Here then is a round up of the silly mishaps which befell me on this trip - both old and new! Interestingly, they mostly involve food and drink this time round.

Transporting chocolate in warm weather

Okay, now I know this sounds obvious, but I am an eternal optimist where chocolate preservation is concerned. As some readers may remember from the accounts of my Californian trip last December, I like to keep a little chocolate in the car for emergencies, and when it is quite cool in the morning as you set off, it seems hard to imagine that the boot of the car might turn into a raging furnace by noon, and the chocolate bar a slick of cocoa-y magma. But that's just what it will be: floppy, molten, and if you are very unlucky, oozing over your fresh questionnaires.

Drinking water whilst driving over speed bumps

I say speed bumps, but it could be any kind of rough terrain, like the boneshaking judderfests you find in Poland, masquerading as main arterial roads. The incident in question occurred in Belgium, as I attempted to drive over some very pronounced speed bumps whilst swigging from a bottle of water. Short story short, as the car jolted over the humps, the arm which was holding the bottle gave an involuntary jerk, and I poured half a litre of water (uncorborated!) over my head.

Buying water from the first shop you see

Ah yes, in my eagerness to dodge exorbitant minibar prices, I often explore the immediate surroundings of my hotel, looking for a cheaper deal on water. In a town in East Germany, I headed over to the railway station opposite (the only place nearby with any sign of life on this public holiday), and immediately turned into a small mini-mart just inside the entrance. Water cost about a quid fifty for a small bottle, yet only a few yards beyond was a branch of the drugstore Rossmann, offering bottles of twice the size for a third the price. I should know that really: if you don't have access to a large supermarket, always buy water in a drugstore, counter-intuitive as that may sound. And while you are there, stock up on their very cheap mini bottles of Sekt if, like me, you use alcohol as a bit of a crutch when under stress. Which of course I was after being diddled on the water.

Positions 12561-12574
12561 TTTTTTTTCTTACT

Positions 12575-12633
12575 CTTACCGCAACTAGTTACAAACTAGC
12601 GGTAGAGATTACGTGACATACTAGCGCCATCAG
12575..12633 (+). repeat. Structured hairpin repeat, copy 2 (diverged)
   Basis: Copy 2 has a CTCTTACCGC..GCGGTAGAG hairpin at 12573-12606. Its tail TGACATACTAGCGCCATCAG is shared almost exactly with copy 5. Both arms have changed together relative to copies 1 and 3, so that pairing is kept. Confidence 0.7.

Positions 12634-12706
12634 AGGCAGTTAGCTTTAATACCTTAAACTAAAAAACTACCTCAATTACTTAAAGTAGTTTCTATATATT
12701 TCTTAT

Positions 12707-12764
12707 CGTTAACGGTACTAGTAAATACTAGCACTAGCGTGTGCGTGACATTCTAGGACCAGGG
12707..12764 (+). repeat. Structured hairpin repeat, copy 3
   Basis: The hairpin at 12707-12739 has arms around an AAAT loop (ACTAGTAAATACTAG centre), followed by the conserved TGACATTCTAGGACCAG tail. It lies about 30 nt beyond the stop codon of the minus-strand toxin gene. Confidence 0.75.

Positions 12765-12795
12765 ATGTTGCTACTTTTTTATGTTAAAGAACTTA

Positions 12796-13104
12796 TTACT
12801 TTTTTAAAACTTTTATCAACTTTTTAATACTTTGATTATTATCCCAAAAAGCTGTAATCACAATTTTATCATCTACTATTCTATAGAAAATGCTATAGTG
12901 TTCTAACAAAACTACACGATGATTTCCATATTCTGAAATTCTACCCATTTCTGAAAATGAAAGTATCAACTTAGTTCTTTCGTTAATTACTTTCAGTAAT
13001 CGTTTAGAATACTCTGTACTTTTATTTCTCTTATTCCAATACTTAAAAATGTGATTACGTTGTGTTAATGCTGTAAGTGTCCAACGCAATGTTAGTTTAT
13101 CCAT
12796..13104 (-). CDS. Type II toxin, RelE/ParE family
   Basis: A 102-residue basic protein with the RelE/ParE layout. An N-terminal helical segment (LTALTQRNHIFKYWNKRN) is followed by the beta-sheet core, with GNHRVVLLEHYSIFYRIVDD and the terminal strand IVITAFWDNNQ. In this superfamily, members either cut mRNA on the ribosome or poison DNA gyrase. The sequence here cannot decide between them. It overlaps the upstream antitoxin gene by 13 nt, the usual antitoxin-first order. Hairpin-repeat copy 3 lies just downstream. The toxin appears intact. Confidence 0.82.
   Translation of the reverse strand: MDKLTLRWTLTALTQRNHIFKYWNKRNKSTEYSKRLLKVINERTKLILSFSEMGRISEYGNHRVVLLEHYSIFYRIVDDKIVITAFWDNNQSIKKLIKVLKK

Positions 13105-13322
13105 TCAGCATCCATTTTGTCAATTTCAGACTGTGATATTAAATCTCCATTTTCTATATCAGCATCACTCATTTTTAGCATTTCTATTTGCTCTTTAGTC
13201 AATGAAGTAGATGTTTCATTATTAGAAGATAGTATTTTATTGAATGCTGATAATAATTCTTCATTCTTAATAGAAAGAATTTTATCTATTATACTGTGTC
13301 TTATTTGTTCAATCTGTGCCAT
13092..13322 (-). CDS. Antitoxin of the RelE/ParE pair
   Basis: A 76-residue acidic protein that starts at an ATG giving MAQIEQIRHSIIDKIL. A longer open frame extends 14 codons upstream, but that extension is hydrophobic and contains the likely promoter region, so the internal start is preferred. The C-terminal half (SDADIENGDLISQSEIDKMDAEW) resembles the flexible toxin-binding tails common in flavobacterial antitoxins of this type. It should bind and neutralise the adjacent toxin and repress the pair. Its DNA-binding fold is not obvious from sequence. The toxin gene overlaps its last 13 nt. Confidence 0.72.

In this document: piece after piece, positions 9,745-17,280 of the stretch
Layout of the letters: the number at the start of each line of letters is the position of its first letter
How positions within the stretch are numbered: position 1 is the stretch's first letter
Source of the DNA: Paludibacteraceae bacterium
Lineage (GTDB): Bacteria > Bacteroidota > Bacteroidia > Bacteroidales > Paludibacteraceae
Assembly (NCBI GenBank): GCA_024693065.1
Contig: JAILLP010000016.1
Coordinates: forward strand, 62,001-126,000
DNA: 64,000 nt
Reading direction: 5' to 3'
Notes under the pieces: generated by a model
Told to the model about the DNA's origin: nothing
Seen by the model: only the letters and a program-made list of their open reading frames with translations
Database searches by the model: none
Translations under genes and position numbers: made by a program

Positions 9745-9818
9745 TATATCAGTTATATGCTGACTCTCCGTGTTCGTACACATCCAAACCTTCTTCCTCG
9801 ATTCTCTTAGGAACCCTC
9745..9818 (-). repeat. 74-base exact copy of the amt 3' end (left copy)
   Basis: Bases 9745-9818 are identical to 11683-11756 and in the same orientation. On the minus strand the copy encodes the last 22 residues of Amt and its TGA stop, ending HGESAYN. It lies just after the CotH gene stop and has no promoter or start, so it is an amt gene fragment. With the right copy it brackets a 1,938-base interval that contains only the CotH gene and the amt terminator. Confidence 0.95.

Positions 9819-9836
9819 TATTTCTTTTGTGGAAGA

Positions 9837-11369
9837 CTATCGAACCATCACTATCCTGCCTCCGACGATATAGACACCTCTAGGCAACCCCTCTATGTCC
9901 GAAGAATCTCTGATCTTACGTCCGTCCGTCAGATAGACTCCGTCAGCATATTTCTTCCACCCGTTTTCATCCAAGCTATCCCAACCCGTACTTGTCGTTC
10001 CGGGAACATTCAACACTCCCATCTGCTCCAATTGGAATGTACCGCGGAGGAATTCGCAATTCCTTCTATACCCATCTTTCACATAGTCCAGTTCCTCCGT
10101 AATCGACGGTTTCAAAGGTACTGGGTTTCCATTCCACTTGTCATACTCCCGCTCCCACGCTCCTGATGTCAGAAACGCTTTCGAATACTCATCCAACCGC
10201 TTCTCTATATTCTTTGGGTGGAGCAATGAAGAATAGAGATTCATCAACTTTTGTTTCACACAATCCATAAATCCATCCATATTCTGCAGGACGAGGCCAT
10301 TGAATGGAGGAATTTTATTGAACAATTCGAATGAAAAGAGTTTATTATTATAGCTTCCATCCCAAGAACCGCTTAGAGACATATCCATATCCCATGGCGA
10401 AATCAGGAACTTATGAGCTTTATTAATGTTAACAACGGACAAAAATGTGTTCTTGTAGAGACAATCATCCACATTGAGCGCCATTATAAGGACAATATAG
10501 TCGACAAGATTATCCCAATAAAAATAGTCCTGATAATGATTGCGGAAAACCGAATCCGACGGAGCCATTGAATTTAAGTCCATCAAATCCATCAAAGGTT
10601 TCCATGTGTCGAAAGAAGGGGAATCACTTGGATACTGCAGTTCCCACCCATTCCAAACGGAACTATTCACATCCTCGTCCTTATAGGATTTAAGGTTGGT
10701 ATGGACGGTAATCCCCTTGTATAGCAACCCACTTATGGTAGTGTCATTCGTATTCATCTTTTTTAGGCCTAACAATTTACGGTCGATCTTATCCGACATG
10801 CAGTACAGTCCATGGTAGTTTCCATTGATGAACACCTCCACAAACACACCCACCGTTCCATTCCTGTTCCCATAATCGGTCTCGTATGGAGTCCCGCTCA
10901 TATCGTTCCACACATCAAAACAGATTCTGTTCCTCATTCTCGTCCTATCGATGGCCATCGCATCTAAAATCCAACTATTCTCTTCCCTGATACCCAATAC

Being foxed by flat screen TVs

Any regular readers out there may spot that I have previous for being foxed by flat screen TVs (last September in an Ibis hotel in Berlin), and you could be forgiven for thinking I might have retained the information the barman gave me on that occasion as to where the sylishly flush on and off button was located. Not a chance. On aggregate over the course of this trip I must have spent the best part of 20 minutes fumbling with the edges of a selection of flat screen TVs in my accommodation. I probably had a success rate of something like 1 in 3. I mean there's flush, there's recessed, there's inverted, and there's just plain blinkin' invisible. If you don't know what you are looking for, never mind where, it can be utterly baffling, and I was reluctant to push any given bit of plastic too hard, on the remote offchance that it might be an invisible control. Come to think of it, you should have been able to turn the thing on using the remote, but this didn't always seem to be the case.

Being late for eggs